If you think redefining gender is a 21st century phenomenon, think again. On the contrary, notions of gender are really artificial constructs that have changed over time. So why can they cause so much pain?
Flowery Perfume Wasn’t Always Feminine
The first transgender CEO, Christine Hallquist, explains in the film Denial that her lifelong gender dysphoria started in elementary school. She sat next to a little girl who wore lovely perfumes. This caused the young Hallquist to silently long to wear them, as well. It was crushing when she realized – to most people – it would not be socially acceptable for boys to wear such fragrances.
What Hallquist did not realize at the time is that floral perfumes were first worn by the male priesthood in Ancient Egypt. They were considered the nectar of the sun god Ra. For them, perfume was like holy water. Later, elite Egyptian men – and eventually women – begin to wear perfume.
While we’re considering what was inherently masculine and feminine in ancient times, picture Egypt as it was recreated in the 1956 film The Ten Commandnments. Recall the unapologetically sexy fashions worn by Charlton Heston and Yul Brenner. At the time, Egyptian men were breaking with all previous traditions. They shaved their beards, donned perukes (hair pieces to make their hair look fuller and more luxurious), and – yes – wore sweet smelling perfumes. It’s also worth noting that their flesh-baring fashions – including mini-skirts and bare shoulders – only seemed to enhance their masculinity.
So how did Hallquist end up feeling so suffocated by gender norms that were not always so normal?
Why Does Gender Hurt?
Gender dysphoria is defined as acute suffering around one’s gender. Some transgender people suffer gender dysphoria, but many do not. Ironically, some trans people don’t experience the sensation until they have gender confirmation surgery and then feel the new body is no longer their own. Everyone’s experience is different.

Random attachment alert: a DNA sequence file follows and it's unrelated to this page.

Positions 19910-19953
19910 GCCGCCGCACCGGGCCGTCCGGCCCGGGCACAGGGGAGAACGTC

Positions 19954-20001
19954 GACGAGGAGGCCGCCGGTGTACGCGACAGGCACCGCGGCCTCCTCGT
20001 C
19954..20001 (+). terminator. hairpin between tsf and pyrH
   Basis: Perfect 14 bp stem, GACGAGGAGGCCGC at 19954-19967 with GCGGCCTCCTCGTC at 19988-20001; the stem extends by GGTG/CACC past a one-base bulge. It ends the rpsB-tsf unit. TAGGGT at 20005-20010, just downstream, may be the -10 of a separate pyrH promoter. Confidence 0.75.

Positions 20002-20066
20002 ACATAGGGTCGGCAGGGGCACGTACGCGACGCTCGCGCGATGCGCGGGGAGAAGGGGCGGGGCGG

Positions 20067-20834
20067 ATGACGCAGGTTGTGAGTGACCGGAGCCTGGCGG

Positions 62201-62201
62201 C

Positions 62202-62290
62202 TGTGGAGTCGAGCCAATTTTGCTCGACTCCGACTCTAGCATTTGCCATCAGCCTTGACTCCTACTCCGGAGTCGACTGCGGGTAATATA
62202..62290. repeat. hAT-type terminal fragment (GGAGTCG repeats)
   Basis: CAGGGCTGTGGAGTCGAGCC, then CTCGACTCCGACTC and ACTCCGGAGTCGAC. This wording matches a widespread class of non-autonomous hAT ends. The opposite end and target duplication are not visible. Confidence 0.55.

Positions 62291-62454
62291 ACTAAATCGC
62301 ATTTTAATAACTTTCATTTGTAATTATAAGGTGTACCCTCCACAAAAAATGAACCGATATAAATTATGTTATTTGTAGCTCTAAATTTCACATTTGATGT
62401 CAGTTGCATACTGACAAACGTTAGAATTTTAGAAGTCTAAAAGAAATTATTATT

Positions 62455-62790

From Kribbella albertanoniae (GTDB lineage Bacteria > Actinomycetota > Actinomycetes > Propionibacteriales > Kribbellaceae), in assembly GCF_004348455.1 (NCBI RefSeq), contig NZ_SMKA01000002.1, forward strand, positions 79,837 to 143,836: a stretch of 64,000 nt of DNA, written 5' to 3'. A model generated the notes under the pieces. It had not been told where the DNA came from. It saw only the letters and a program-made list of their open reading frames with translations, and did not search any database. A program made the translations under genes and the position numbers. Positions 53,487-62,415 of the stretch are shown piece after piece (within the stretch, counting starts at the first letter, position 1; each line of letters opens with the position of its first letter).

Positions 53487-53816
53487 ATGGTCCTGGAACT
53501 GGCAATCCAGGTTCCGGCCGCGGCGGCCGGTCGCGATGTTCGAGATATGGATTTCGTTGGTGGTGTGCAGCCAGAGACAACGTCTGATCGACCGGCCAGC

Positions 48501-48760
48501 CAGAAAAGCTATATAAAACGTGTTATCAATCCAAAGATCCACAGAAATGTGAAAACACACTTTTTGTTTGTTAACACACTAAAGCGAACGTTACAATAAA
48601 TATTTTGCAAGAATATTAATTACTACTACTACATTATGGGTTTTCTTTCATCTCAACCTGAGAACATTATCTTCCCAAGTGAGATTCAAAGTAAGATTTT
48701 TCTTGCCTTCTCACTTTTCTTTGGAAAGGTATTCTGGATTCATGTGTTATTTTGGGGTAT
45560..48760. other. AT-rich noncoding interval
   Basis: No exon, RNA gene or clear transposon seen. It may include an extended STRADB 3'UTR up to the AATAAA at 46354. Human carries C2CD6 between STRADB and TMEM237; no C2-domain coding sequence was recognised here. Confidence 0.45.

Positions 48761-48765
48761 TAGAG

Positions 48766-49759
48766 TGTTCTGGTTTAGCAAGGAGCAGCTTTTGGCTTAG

We don’t know why some people suffer gender dysphoria. However, therapy (particularly Gestalt visualization exercises) based on healing “introjects” has proven helpful. An introject is an idea or attitude we unconsciously adopt from others: people, institutions, media.
Everyone has introjects to the extent that we are all influenced by others. However, only certain introjects are harmful. This is particularly true if we adopt the distorted views of negative people. Negativity builds on negativity. And when it does, an introject can take on a life of its own and result in gender dysphoria.
Ultimately, most people are a complex mix of what might be traditionally called masculine and feminine qualities. Doesn’t every man (cis or trans, gay or straight) have a potential for great feeling, appreciation of beauty, possibly even an inner diva? Doesn’t every woman harbor a toughness that enables her to get things done and exhibit great determination and courage?
The yin and the yang are intertwined. Each contains a mutual recognition of the other. Being capable of the full gamut of possibilities is what makes us complete humans. My guess is that one day in the not-so-distant future – when gender is viewed less stereotypically, gender dysphoria may becomes a thing of the past.
Greater Honesty and Freedom
“Million Dollar Man” and “Million Dollar Woman” used to be monickers for transgender people. Back then, that’s about what it cost to get gender confirmation surgery.
By almost any account, being transgender can still be the most labor intensive and expensive of the LGBTQ identities. It can also be the most disruptive to existing social relationships. Even when people are supportive, the shift is often nearly as difficult for family, friends, and co-workers as it is for the person transitioning.
All things considered, the recent increased discussion surrounding being trans helps us see our world more clearly. Many people remain baffled at the strength of the trans movement. Trans people represent an estimated 0.3% of the population. On the other hand, that’s 1.4 million Americans. In contrast, we have heard much less in the media about the 40% of LGBTQ people who are pansexual/bisexual.
Yet in the end, trans acceptance will be a hard-won victory that leads to greater honesty and freedom for all people. In addition to understanding our trans siblings, the process will lead to a better understanding that gender “norms” were never set in stone in the first place. And that could save many people plenty of pain.
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Last modified: August 19, 2019